The UK’s shock decision to leave the EU has left many questions hanging over not just Europe, but the wider world. What kind of trade agreement will the UK negotiate with the EU? What are the implications for people travelling to the UK? Will the UK ever score a single point again in the Eurovision Song Contest?

The UK has long been a popular spot for Australians heading overseas to travel, live, or set up a business. In fact there are around 1500 Australian companies operating in the UK, according to the Department of Foreign Affairs and Trade, and most of these use their London HQ as a base for doing business in Europe.

Smaller businesses can use the UK as a stepping stone into Europe which, thanks to the special trade agreements in place, is worth $12.5 billion to our export market.

Tim Harcourt is a former Austrade chief economist who now works at the University of NSW. He says the process for businesses is similar to Kylie Minogue’s career path – she began as a TV soap actress and popstar in the UK, and from there gained recognition across Europe.

“When you look at where exporters go, the UK has always dominated,” Harcourt says. “Exporters had the Kylie effect. They would go to London, and then splash onto the European scene from there.”

The draw of the UK was so noticeable that European officials would complain of “Channel fever” hitting Australian businesses, he says.

These ties didn’t just begin when the UK joined the EU in 1973, though. We’re talking further back even than Australian federation. In fact a full 120 years before the UK joined the European economic bloc, back in 1853, Westpac established a London office.

Despite these strong links between the two countries, the surprise vote to leave the EU draws into question the UK’s long-term role as an entry point into Europe for Australian businesses, as well as the future for thousands of Australians living in the continent.

Some of the world’s biggest names in business, such as Morgan Stanley, JP Morgan and Vodafone, have all hinted at the possibility of moving thousands of jobs away from London to other European cities.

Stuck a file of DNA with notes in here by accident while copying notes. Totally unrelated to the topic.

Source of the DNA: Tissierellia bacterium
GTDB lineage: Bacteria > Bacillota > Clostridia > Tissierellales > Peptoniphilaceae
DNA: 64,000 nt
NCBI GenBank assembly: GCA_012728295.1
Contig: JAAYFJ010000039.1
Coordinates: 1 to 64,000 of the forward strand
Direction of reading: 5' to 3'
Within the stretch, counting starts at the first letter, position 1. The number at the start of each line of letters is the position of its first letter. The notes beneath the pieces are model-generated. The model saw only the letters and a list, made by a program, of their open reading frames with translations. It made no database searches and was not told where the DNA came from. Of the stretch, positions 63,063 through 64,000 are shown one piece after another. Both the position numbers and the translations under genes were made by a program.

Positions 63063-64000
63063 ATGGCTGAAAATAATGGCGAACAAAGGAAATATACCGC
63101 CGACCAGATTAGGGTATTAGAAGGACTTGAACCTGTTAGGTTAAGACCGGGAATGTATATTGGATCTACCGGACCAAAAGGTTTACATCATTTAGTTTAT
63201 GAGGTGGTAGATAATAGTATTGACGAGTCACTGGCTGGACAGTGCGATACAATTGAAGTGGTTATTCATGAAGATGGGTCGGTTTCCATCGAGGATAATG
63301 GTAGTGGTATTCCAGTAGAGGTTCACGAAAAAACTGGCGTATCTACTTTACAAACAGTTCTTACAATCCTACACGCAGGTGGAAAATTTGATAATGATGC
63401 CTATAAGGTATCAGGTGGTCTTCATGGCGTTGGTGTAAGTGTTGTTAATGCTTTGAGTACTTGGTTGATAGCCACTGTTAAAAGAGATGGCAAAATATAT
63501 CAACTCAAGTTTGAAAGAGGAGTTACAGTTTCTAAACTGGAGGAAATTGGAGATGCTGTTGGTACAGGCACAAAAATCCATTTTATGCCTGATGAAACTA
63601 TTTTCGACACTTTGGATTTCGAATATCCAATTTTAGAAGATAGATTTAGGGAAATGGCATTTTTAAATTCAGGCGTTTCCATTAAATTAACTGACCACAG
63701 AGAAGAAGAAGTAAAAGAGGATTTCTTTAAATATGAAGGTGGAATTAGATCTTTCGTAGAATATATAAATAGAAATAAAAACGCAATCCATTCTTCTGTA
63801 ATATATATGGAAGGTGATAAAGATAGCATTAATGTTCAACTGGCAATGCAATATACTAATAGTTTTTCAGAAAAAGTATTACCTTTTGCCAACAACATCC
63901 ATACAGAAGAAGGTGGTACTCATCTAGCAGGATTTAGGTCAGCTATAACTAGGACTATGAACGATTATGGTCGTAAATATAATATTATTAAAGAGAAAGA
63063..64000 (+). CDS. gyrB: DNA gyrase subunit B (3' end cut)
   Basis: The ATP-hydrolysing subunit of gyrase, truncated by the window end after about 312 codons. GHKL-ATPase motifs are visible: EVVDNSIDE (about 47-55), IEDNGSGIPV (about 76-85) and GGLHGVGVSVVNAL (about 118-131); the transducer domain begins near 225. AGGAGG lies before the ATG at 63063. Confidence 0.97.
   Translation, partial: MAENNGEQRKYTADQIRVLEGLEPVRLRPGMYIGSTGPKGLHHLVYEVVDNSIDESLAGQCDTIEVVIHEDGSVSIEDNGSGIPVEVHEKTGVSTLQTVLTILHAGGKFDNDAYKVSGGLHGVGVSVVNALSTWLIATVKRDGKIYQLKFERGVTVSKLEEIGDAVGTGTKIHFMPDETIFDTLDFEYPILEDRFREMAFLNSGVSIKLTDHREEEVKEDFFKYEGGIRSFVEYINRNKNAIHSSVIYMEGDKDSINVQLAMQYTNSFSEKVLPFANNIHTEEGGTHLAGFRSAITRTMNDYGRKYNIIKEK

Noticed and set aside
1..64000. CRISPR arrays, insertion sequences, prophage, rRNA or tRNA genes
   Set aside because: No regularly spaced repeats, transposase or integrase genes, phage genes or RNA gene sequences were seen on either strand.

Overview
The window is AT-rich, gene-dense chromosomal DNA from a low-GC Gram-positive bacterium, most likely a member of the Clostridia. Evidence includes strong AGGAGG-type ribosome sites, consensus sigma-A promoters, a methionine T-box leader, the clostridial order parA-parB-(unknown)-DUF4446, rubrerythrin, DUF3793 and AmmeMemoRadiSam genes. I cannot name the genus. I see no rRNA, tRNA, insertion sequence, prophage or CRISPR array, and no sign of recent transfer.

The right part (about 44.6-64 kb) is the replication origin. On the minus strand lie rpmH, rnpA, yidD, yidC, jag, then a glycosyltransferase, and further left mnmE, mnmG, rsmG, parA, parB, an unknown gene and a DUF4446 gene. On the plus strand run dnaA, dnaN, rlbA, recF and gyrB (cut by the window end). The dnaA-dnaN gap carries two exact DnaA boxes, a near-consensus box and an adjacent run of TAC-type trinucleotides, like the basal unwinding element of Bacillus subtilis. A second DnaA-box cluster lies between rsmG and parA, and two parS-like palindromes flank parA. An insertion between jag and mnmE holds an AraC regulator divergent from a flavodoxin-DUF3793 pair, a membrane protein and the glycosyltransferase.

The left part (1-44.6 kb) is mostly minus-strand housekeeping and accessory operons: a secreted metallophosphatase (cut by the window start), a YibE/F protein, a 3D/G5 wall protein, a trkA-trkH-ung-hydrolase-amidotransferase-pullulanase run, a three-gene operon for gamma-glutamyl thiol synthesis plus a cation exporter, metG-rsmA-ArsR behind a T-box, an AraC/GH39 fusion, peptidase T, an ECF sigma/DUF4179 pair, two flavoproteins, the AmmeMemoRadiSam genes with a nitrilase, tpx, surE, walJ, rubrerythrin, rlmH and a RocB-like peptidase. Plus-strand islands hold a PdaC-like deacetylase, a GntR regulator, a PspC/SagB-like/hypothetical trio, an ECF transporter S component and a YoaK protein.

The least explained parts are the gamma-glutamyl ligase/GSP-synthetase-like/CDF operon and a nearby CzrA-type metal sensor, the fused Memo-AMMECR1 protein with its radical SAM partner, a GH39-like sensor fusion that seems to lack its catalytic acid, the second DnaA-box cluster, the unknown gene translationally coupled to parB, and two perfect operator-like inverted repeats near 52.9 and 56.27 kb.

So what are the chances that Australia’s businesses will have to change the way they interact with the UK following Brexit?


Uncertainty for banks

Although the financial market has pretty much stabilised following the referendum, it’s unclear what the longer-term impacts will be.

Months of painstaking negotiations between the UK and EU leaders will be the main factor in determining the impact on the economy, but the response from foreign companies will also make a difference.

You could argue that banks and financial firms stand to lose the most, as London has – or had – a lot going for it. Number one of course is access to the single European market, but a skilled workforce, robust legal system and lifestyle appeal all make it an attractive place to base a company.

Dublin, as the last English-speaking capital in the EU, could benefit as businesses seek an alternative to London. Another potential businesses hub is Frankfurt, which is likely to become home to companies created by the merger of Deutsche Börse and the London Stock Exchange.

At the moment, it doesn’t look like any large Australian companies are planning to pack their bags and move out of London, but the finance sector in particular is facing an uncertain future.

One example is insurance giant QBE, which sells insurance all over Europe from its base in London. Until now, this has been made possible by what is known as a “passport” arrangement, which lets companies do business in Europe with a UK licence. Post-Brexit, things could get much more complicated.